About 80 doctors staged a sit-in at the Toronto office of federal cabinet minister Joe Oliver Friday, with the activists demanding to meet with the minister to raise concerns about changes to health care for refugees and refugee claimants.

"I just cannot understand how my government can take the most vulnerable of people and decide it's appropriate to make them more vulnerable," said Dr. Paul Caulford, a Scarborough, Ont., family physician, who has worked with immigrants and refugees for decades.

The local doctors chose Oliver's office because he is the cabinet minister who represents Toronto.


Local physicians gathered outside Conservative minister Joe Oliver's Toronto office and waved placards decrying proposed cuts to health care for refugees and refugee claimants. (Maureen Brosnahan/CBC)

Under the plan, some refugee claimants would only be entitled to urgent care — others would be denied all care unless they have a disease that would be a risk to the public, such as tuberculosis. Immigration Minister Jason Kenney says the plan is to ensure refugees don’t get better health care than ordinary Canadians. He said the move would save the government about $100 million over the next five years.

Oliver was not at his office but about 60 of the doctors occupied it for about half an hour before police arrived and asked them to leave. They continued their protest outside on the street for another two hours.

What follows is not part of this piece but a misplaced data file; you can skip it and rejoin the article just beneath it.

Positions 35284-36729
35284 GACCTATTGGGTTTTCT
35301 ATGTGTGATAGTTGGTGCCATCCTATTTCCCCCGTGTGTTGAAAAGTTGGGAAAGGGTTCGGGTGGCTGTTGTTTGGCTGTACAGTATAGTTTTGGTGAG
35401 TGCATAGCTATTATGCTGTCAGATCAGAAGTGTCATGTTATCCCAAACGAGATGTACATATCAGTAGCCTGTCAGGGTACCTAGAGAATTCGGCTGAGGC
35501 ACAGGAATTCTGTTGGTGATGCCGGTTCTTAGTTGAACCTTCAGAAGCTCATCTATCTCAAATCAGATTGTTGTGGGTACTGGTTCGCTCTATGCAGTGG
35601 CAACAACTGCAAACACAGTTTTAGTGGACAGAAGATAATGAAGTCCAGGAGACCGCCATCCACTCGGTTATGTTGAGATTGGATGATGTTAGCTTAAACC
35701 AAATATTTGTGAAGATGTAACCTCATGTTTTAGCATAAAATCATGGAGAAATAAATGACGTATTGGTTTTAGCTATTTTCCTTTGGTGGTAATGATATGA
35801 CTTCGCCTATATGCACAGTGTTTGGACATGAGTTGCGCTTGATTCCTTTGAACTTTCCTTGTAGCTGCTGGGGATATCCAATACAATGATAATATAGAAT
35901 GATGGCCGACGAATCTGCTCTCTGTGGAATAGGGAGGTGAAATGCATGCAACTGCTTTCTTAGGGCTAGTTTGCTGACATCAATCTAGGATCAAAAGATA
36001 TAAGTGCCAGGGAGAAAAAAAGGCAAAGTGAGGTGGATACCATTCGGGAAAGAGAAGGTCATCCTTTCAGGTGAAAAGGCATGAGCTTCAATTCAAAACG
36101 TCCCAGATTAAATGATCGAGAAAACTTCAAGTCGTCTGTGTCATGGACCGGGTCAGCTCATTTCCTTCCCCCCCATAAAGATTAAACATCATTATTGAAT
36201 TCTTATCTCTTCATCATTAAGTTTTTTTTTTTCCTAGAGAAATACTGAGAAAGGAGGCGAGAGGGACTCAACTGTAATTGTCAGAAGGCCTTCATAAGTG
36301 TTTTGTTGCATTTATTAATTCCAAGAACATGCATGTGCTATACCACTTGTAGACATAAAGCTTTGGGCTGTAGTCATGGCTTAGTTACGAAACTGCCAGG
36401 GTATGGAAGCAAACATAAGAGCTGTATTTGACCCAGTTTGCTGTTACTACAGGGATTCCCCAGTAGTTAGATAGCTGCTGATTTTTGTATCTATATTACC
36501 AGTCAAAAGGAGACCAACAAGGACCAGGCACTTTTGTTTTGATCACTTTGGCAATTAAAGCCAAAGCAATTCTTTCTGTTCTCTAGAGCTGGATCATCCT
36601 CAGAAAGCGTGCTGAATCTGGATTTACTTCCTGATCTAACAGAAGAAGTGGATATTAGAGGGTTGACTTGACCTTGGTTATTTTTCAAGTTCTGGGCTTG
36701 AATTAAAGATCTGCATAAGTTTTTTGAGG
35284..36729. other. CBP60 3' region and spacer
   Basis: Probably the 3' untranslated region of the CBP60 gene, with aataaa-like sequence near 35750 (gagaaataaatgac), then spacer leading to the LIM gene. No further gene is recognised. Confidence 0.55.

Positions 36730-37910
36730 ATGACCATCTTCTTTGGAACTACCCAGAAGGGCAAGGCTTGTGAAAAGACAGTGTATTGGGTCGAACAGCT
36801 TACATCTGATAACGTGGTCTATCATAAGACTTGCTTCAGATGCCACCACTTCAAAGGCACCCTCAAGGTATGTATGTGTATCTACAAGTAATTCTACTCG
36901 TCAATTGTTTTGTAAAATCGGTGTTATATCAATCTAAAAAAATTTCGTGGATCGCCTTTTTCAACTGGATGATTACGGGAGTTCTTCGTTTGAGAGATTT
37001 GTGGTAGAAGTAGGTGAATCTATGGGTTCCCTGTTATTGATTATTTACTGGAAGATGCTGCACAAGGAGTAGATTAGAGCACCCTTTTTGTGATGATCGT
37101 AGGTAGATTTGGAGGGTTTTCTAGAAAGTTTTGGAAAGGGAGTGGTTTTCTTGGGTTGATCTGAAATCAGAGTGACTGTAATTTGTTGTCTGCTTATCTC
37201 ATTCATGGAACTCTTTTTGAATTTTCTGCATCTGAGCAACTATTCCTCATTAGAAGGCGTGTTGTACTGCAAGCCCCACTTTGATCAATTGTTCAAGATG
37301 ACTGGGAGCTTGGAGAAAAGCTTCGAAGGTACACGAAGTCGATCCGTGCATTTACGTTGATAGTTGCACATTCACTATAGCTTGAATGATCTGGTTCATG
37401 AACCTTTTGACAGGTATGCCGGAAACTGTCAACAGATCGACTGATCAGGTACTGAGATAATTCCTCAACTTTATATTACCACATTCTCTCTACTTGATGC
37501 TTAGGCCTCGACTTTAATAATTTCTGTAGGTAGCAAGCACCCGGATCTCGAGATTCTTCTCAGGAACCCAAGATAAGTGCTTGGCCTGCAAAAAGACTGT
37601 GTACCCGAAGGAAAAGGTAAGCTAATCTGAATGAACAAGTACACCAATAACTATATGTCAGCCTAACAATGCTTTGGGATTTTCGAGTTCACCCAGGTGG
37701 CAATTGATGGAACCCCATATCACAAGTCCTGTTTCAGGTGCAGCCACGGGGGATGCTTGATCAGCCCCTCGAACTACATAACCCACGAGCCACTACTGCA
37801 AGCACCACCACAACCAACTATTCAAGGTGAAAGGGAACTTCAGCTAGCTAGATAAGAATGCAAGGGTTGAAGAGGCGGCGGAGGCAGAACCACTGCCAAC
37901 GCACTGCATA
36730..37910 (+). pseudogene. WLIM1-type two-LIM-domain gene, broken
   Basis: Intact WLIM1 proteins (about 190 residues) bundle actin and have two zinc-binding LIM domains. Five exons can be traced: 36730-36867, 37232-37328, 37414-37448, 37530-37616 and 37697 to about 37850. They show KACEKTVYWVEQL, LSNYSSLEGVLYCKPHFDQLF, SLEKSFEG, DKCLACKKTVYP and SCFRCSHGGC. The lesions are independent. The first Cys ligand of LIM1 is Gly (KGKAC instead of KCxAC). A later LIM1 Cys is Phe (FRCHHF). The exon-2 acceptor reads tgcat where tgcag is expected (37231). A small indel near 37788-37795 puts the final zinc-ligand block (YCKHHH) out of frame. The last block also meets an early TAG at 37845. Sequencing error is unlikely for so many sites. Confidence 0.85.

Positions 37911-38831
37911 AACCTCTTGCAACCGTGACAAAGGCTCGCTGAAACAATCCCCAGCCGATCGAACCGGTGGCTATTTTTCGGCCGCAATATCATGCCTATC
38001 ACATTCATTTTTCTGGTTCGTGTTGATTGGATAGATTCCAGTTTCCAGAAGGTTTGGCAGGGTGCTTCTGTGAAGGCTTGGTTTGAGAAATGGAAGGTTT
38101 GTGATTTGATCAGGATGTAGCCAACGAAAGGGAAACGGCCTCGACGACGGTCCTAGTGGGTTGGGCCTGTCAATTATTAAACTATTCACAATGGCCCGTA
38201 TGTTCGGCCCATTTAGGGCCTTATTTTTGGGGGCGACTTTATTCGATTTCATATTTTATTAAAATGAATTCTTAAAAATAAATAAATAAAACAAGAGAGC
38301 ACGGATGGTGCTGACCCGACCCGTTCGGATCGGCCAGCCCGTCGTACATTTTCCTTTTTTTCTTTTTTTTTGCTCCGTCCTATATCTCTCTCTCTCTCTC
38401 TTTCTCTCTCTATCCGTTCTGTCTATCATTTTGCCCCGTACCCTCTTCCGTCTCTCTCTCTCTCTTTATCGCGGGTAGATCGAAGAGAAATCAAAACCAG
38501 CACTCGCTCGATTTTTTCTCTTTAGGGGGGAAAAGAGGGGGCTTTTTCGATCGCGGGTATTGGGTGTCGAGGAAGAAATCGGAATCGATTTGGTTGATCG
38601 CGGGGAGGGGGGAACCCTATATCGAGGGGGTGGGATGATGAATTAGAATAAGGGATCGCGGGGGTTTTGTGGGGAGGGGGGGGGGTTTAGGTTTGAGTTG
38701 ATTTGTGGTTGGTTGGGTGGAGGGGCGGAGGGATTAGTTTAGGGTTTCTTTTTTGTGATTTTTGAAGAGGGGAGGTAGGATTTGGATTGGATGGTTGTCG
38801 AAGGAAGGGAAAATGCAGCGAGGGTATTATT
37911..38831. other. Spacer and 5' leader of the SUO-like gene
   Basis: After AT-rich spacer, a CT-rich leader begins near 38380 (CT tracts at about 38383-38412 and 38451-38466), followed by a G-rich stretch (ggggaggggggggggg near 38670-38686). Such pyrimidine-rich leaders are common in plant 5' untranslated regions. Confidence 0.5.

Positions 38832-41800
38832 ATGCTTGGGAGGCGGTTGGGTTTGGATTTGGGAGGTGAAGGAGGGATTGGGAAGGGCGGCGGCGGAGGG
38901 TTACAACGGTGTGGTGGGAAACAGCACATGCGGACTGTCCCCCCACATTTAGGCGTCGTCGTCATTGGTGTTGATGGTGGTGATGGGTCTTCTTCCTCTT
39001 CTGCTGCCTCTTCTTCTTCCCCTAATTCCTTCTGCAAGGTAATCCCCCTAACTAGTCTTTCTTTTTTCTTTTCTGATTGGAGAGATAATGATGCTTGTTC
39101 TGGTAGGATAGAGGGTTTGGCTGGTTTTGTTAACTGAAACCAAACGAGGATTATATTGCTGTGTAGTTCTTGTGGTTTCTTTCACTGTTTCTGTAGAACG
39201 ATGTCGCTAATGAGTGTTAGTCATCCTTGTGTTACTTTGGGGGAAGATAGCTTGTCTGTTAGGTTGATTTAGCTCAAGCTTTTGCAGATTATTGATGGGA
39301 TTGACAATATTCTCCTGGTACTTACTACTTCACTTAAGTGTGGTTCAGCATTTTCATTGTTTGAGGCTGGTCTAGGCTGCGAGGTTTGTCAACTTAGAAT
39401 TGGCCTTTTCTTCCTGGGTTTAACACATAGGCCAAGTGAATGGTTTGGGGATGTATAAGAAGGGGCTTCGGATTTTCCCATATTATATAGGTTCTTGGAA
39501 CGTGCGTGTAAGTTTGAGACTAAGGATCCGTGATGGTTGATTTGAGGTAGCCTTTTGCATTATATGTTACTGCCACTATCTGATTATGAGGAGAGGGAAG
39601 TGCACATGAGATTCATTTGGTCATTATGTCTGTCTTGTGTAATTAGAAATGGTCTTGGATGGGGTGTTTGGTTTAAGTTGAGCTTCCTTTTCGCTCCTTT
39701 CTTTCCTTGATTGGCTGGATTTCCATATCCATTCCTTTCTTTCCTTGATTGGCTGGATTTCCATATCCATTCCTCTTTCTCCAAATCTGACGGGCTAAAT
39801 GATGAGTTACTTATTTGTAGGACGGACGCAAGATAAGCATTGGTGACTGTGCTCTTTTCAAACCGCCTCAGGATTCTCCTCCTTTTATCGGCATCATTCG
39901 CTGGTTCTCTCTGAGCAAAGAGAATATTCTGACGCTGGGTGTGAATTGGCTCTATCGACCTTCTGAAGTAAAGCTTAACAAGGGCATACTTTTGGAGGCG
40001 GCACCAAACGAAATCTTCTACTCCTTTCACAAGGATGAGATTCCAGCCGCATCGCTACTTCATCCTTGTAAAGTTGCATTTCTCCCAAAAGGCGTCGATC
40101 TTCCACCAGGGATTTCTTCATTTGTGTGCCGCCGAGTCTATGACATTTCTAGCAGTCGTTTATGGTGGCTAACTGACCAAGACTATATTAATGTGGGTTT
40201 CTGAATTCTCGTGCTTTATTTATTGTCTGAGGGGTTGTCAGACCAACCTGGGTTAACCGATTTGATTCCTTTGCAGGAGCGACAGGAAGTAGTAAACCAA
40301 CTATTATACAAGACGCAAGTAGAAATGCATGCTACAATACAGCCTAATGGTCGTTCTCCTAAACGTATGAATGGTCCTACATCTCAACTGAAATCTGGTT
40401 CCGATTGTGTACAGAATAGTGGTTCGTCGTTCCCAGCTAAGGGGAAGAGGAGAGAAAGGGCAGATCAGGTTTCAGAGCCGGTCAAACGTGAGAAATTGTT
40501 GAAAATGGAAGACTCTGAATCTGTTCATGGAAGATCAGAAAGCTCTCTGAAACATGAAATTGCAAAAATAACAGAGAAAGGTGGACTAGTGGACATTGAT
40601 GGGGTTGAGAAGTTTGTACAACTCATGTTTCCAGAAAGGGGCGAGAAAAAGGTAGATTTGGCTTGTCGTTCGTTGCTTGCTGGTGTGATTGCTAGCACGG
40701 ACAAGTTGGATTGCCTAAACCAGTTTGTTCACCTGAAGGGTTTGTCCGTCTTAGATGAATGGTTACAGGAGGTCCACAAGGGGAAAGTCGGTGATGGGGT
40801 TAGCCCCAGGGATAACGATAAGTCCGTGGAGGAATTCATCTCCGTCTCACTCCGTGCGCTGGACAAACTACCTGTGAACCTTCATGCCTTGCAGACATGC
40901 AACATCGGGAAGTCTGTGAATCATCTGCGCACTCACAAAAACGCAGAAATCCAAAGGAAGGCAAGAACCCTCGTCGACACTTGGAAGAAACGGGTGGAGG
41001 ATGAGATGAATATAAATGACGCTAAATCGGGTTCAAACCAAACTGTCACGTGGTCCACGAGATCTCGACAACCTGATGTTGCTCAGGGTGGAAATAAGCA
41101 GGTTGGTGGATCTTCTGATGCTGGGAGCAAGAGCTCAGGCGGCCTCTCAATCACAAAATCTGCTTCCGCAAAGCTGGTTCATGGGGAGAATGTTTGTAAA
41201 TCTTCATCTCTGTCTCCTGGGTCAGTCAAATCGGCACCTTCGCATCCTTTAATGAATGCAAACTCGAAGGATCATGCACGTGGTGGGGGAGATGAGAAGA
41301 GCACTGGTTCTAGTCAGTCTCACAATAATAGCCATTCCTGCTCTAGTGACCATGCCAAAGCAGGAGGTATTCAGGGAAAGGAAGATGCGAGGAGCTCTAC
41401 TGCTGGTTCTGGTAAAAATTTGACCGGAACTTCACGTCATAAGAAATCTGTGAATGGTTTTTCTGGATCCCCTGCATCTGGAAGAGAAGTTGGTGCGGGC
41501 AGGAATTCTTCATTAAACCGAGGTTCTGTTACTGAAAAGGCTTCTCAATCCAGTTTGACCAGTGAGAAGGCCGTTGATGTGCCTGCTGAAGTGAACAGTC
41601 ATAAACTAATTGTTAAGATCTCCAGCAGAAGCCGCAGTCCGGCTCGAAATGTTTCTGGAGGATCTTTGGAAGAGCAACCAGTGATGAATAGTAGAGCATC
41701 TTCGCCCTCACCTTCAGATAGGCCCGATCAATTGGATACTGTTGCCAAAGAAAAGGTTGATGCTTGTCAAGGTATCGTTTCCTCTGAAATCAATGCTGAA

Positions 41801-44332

Patients worried about being cut off medications

Waving placards and using a megaphone, doctor after doctor decried the proposal, calling it short-sighted and contrary to Canadian values.

"If Canadians knew what was happening they would be outraged," said Dr. Meb Rashid, director of The Crossroads clinic at Toronto's Women’s College Hospital, which provides care for refugees. 

He said his patients are already worried that under the plan, they will be cut off from life-saving medications such as insulin and hypertension drugs.

The new policy is set to take effect at the end of June. It means many refugee claimants will only be treated if they have an infection or disease that poses a risk to public health. 


Dr. Philip Berger, chief of family medicine at St. Michael's Hospital, said it's absurd to argue refugees would take advantage of the health system for services such as teeth cleaning. (Maureen Brosnahan/CBC)

"Does this mean it's OK that a person seeking refuge in Canada dies from heart disease or from untreated diabetes, as long as they don't infect the rest of us with tuberculosis?" asked Dr. Tatiana Friere-Lizama, a perinatologist at St. Michael’s Hospital in Toronto.

Friere-Lizama came to Canada as a refugee from Chile when she was seven. She said her family came with nothing but benefited from the country's generosity. 

"These changes to refugee health are an attack on our beliefs," she said. "As doctors, we've got to speak up for our refugee patients. They deserve to land in a Canada that cares about them."

Designed to deter fraud

The government says the move is also designed to deter fraudulent refugee claimants from coming to Canada for free health and dental care. 

But Dr. Philip Berger, chief of family medicine at St. Michael's Hospital in Toronto, calls that absurd.

"Someone coming out of a camp somewhere, having lost their husband and with two kids, is not going to be running for a teeth cleaning when they set foot in Canada."

A spokesperson for Oliver said in a statement that the minister was out of the office on business, adding that had the doctors made a request in advance, he might have agreed to meet them.

The move was one of several protests held across the country by doctors who say denying health services to refugees is mean-spirited and counter-productive.